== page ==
‘The Glass Castle’ explores difficult issues concerning family and maturity

The story of a wandering family in the ‘50s is told through flashbacks from the point of view of a young woman played by Brie Larson

By Olivia Jackson | Sept. 13, 2017


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Told through a series of flashbacks, The Glass Castle, directed by Destin Daniel Cretton, portrays the story of a young family in the ‘50s that wanders from place to place, never living in a permanent settlement for an extended period of time. Woody Harrelson and Brie Larson come together to deliver an emotional and exhilarating performance throughout the film.

Harrelson plays Rex, the father of the Walls family who loves his family fiercely despite his dependence on alcohol. He plans to one day build a home for his family made entirely of glass, which represents an unachievable ideal for completion and happiness. His daughter Jeannette, played by Larson in adulthood, is his biggest supporter.

In the early years of her adolescence, Jeannette attempts to justify her father’s actions because she sees the potential in him. However, as she ages, she begins to lose faith in him. Eventually, she moves to New York City and becomes involved with a stable, business-oriented man.

When her mother and father migrate to New York City, Jeanette is forced to confront her unstable past. Both of her parents express concern for her because they believe she is not living a truly happy or fulfilled lifestyle.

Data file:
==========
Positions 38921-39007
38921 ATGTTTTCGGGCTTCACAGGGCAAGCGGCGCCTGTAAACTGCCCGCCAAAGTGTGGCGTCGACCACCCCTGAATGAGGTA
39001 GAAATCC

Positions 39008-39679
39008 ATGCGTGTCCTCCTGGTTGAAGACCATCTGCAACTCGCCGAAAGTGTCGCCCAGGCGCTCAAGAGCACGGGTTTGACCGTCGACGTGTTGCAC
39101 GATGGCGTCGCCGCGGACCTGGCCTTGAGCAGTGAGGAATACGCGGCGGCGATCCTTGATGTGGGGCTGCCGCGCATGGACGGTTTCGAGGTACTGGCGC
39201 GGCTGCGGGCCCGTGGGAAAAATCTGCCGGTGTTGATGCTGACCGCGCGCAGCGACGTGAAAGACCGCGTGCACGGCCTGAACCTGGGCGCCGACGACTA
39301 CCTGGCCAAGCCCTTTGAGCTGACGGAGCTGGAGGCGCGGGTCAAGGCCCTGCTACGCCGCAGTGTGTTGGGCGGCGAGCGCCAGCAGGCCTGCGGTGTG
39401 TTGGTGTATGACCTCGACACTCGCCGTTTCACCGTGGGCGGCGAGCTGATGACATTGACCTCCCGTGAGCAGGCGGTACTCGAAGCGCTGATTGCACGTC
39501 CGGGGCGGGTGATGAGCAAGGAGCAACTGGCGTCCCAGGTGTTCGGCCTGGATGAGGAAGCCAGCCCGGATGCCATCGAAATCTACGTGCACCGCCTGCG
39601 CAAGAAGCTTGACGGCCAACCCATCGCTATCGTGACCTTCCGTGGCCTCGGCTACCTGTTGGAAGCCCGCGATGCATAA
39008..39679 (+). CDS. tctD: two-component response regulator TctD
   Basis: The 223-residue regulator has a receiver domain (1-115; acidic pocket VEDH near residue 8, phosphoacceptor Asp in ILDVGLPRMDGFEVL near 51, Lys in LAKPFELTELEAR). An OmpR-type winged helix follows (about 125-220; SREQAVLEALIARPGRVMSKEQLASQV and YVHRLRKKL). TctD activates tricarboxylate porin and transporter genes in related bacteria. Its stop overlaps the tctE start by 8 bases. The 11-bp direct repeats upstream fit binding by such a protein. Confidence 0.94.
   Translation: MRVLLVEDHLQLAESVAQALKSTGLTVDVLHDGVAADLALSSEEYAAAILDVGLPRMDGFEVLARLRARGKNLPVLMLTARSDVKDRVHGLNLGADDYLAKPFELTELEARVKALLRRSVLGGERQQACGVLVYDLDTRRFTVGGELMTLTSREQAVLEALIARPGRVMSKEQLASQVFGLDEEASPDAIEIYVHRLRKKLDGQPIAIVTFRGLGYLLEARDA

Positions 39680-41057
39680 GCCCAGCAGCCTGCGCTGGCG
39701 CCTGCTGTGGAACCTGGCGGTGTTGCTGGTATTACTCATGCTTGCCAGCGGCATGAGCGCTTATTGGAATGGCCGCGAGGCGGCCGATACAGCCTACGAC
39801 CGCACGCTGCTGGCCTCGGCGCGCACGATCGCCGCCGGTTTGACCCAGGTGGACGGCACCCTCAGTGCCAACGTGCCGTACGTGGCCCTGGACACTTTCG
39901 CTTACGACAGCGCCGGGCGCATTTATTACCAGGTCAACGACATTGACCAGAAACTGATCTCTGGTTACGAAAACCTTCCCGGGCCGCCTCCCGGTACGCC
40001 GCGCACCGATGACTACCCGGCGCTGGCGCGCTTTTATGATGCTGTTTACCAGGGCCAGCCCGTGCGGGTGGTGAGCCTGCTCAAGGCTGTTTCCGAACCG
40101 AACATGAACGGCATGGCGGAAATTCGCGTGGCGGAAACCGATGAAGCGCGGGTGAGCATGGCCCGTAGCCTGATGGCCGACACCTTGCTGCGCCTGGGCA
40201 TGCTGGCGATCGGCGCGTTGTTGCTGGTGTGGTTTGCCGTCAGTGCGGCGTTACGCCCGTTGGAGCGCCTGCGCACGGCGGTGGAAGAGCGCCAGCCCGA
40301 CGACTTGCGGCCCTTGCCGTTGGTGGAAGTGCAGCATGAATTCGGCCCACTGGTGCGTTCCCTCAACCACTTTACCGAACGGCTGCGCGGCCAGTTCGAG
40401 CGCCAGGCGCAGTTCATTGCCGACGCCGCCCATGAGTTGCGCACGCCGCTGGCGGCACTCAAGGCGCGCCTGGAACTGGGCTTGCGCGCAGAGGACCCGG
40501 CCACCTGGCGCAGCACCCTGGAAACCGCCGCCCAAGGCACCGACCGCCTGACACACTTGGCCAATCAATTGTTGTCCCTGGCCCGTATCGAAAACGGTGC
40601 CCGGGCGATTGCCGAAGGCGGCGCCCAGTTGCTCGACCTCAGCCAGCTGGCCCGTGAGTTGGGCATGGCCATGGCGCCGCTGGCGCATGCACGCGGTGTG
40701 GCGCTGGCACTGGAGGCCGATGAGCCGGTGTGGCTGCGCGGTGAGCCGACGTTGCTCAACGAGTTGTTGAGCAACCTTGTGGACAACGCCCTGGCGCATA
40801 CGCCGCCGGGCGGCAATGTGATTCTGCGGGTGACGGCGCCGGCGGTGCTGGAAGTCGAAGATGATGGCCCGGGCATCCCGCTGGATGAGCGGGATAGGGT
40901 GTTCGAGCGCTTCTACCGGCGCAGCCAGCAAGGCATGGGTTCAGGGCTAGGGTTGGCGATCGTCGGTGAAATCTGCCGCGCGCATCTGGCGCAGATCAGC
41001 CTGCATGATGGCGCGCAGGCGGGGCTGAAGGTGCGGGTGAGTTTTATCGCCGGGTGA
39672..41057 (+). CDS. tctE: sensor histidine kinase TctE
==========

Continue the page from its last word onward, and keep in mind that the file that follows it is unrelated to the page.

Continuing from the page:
Hauntingly dark subjects such as abuse and abandonment are touched on in this movie, and they provide a deep social commentary. The portrayal of these themes clearly communicates the fact that people can become so emotionally damaged by others in their lives that they begin accepting the abuse inflicted on them.

Throughout the film, the most important storyline is clearly the one that follows the impact Rex’s alcoholic tendencies have on his family. This is done through Jeannette remembering her formative experiences that happened in relation to her present interactions with her father.

A handful of intense scenes combine to tell a dramatic and heart-wrenching story of how alcoholism affects a family. The damage forces Jeannette to create a substantial amount of distance between herself and her father in her adult life.

Her resentment of her father even pushes her to pursue a relationship with a man who is the stark opposite of him in order to prove to herself that she is capable of change, unlike Rex.

Watching the relationship between Rex and Jeannette change throughout the decades is a beautiful tragedy. The emotionally compelling storyline and powerful acting performances delivered make The Glass Castle a must-see film.

Edited by Claire Colby | ccolby@themaneater.com

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